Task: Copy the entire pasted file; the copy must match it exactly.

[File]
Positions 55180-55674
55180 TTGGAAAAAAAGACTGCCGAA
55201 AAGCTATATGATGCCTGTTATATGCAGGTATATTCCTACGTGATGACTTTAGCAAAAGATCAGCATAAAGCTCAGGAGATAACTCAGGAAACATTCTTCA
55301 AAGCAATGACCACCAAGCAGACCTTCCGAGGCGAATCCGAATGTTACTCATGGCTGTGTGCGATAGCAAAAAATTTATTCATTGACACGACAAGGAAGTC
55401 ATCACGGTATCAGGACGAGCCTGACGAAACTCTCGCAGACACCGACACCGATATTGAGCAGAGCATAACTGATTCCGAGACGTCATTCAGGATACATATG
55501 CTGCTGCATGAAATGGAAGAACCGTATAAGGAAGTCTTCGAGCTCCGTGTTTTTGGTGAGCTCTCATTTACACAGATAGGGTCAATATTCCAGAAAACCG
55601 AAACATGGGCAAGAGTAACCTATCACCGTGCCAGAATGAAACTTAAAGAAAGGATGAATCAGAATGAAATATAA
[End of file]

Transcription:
Positions 55180-55674
55180 TTGGAAAAAAAGACTGCCGAA
55201 AAGCTATATGATGCCTGTTATATGCAGGTATATTCCTACGTGATGACTTTAGCAAAAGATCAGCATAAAGCTCAGGAGATAACTCAGGAAACATTCTTCA
55301 AAGCAATGACCACCAAGCAGACCTTCCGAGGCGAATCCGAATGTTACTCATGGCTGTGTGCGATAGCAAAAAATTTATTCATTGACACGACAAGGAAGTC
55401 ATCACGGTATCAGGACGAGCCTGACGAAACTCTCGCAGACACCGACACCGATATTGAGCAGAGCATAACTGATTCCGAGACGTCATTCAGGATACATATG
55501 CTGCTGCATGAAATGGAAGAACCGTATAAGGAAGTCTTCGAGCTCCGTGTTTTTGGTGAGCTCTCATTTACACAGATAGGGTCAATATTCCAGAAAACCG
55601 AAACATGGGCAAGAGTAACCTATCACCGTGCCAGAATGAAACTTAAAGAAAGGATGAATCAGAATGAAATATAA